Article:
Basics of Profit and Loss Account
What is a profit and loss statement?
A profit and loss (p&l) statement is usually presented as a report and shows the business activity and related expenses of an organization over a period of time.
A typical p&l will contain the following:
This is the turnover of the business, the main source of income from sales of products or services. This figure is always exclusive of taxes, as they are paid to the government and do not form part of the business’s income.
Purchases are the goods you buy to sell to customers. A basic accounting principle is that income is accurately matched with the costs of generating that income. In this regard, the stock or inventory on hand at the end of the accounting period is always deducted from the total cost of purchase. These inventories will be used to generate future sales and will be matched against these sales in the next period.
Costs related to sales
These costs are those incurred directly in the process of selling to a customer. These include items such as sales commission, promotional costs and courier charges.
Finally, there are business overheads. These are the costs incurred by the rest of the business that are not directly related to the sales process. Examples of overhead costs are: administrative staff salaries, lighting and heating, office supplies, computer maintenance, and legal and accounting fees.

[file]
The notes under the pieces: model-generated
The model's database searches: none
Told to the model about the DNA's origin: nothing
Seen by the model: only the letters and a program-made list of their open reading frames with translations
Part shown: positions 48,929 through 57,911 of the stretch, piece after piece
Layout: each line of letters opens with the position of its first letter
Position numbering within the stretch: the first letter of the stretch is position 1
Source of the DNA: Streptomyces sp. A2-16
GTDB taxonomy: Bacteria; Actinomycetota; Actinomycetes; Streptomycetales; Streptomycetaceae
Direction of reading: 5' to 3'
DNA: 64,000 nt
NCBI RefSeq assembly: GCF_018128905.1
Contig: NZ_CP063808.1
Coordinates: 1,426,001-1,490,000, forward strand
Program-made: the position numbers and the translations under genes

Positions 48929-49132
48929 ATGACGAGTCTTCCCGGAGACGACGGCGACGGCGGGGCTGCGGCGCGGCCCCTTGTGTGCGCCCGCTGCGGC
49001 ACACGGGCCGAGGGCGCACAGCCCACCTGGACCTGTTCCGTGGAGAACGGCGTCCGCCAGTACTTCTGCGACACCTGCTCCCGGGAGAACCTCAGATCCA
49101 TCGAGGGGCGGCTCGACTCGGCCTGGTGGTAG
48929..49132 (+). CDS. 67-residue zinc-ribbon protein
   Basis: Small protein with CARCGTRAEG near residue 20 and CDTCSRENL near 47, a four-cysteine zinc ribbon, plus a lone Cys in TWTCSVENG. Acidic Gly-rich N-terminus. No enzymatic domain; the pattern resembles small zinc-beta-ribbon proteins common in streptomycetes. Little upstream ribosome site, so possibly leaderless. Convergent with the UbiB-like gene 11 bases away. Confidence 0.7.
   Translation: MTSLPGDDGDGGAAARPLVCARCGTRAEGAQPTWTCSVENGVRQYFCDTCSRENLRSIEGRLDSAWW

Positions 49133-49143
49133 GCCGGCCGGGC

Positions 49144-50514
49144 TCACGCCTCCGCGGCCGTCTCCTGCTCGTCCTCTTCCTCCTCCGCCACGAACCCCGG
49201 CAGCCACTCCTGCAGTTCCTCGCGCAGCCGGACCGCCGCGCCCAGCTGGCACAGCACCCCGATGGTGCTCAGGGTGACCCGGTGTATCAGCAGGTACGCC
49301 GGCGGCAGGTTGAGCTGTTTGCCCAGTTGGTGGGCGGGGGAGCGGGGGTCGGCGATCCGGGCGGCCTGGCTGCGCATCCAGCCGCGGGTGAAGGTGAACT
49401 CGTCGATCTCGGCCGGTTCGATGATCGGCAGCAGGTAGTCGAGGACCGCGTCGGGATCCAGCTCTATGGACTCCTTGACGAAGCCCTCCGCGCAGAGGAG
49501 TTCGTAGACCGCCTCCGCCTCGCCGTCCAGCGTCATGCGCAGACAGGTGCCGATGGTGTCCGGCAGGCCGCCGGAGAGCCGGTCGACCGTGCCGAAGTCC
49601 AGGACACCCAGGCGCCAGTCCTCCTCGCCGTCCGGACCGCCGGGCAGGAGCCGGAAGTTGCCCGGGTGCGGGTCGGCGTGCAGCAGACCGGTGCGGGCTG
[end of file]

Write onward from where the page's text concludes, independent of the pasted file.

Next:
Two versions of the income statement
In published accounts, the P&L account has a standard format, this is to aid understanding and interpretation of the information. The accounts are commonly known as financial (or statutory) accounts and are subject to accounting and legal management principles.
However, to really understand how your business is performing, you need to prepare a fully detailed income and loss account, this is an extended version of the published accounts and usually has additional information such as ratio analysis and key performance indicators.
This version is usually called “management accounts” simply because they are figures intended for management and not for external publication. Therefore, there are no regulatory guidelines for their composition to worry about.
Management accounts are the tool you need to have to see if your business is profitable and are usually prepared regularly, usually monthly, for each of your product lines. The P&l is a central part of the management accounts suite.
Regular review is necessary because you need to be aware of areas that are not meeting targets as soon as possible; so that you give yourself time to take corrective action before the end of your financial year. For example, if a regular customer has started placing orders haphazardly, it may turn out that upon investigation you will find that he is testing one of your competitors. This gives you the opportunity to run some special promotions or renegotiate the deal with your customer to win your business back from your competitor.
You will also find that budgeting is a valuable tool for your business. The budget is a financial plan for the coming year. Creating a budget allows you to review all areas of your business to ensure that they are justified and that you are getting the most out of your assets or resources.
Throughout the year, you compare your actual results to your budget and examine where results fell short of plan. Examples of problems could be cost overruns due to inefficient stacking or unnecessary use of more expensive components. Again, this review process gives you time to make changes before problem areas get out of control.
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